- How it’s presented
- What it essentially is
- Do we need it?
- When to use it
- When NOT to use it
“Serverless” is a term you may have heard of recently. It’s also known as Function as a Service (FaaS), and it basically involves storing your functions somewhere in the cloud, and then invoking and running them via a trigger. But how does a Serverless system actually work? And is it something we should be looking at?
How it’s presented
The concept of Serverless has been made popular by AWS with its relatively new product Lambda. It’s pitched as a way to “Run code without thinking about servers.” Another important element of it, which AWS works hard to make us notice, is the notion of paying only for “the compute time you consume”.
Interestingly, Google Cloud has a similar (if not identical) product called Cloud Functions, which is presented from a different angle: “A serverless platform for building event-based microservices”. A more architectural perspective, if you will.
What it essentially is
If your PaaS can efficiently start instances in 20ms that run for half a second, then call it serverless. https://t.co/S3YzvqFYLR— adrian cockcroft (@adrianco) May 28, 2016
When it comes down to it, you could look at Serverless as Heroku on steroids.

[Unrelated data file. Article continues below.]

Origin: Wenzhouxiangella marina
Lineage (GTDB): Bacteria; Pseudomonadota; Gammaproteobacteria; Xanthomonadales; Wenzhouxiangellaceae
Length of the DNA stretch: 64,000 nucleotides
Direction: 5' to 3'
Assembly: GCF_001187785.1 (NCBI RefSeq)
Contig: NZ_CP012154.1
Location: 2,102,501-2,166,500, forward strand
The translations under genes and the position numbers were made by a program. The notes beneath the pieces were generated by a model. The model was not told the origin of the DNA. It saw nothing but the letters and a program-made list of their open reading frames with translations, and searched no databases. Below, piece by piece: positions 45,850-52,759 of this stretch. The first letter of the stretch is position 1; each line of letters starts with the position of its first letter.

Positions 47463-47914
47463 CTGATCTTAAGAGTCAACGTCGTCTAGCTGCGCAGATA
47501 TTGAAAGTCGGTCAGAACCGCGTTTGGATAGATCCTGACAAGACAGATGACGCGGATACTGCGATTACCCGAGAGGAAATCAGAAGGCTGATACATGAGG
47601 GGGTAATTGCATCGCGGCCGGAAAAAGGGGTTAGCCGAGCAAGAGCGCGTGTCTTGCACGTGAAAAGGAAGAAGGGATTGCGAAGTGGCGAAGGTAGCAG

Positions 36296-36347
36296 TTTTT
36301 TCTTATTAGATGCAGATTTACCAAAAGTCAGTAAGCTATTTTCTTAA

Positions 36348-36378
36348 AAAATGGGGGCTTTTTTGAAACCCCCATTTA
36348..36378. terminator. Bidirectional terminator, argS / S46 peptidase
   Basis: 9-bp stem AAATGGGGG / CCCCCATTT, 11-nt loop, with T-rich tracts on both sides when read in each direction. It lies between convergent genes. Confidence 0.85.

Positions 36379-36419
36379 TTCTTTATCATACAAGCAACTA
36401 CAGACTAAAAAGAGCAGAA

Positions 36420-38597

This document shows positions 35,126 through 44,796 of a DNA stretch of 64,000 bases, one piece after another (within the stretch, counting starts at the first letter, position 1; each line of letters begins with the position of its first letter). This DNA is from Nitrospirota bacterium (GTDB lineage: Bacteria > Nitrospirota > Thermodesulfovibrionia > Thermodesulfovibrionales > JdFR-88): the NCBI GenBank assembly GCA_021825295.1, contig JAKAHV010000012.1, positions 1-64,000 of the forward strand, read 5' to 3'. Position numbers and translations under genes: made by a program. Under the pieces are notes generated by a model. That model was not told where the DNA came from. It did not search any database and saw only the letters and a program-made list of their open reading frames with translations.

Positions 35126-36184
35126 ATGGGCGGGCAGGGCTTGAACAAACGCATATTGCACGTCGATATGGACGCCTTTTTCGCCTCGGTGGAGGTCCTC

Clearly, the servers are still there. It’s just that those companies (AWS, GCE, etc) have gotten to the point where they can get their servers up and down in a matter of milliseconds. So, as they’d ask you, if you have a functionality which is only running several times a day on an on-demand basis, do you really need a server dedicated to it and running all day long?
Looking at it from a microservices perspective, that’s what we would’ve done. We would have split that critical functionality into a separate microservice, running on its own server. Then, we would have made sure we could expand that server’s capabilities in as painless a way as possible.
Serverless promises to take care of some of that for us. Firstly, it’s supposed to save us some money by only making us pay for the computing resources we need. Then, it takes care of scaling the servers up and down based on the need of the moment.
On a good old PaaS platform such as Heroku, we would have had the same peace of mind of not having to think too much about servers setup and provisioning. But costs could have gotten prohibitively expensive once we reached a certain amount of computing operations. And, of course, we would have had to take care of scaling up or down ourselves.
Do we need it?
Looking at Serverless as a “PaaS on steroids”, whilst clearly an over-simplification, can be helpful. Not only it helps us understand Serverless better, it also gives us some direction as to when and whether we need to consider Serverless for our software.
In most cases, if you had good reasons for not using a PaaS platform, then those same reasons probably still apply for Serverless.
If you’re a happy PaaS user, then Serverless may be an option to consider, but it won’t always work. Similarly, if you’re doing microservices, Serverless is again something you can keep an open mind about.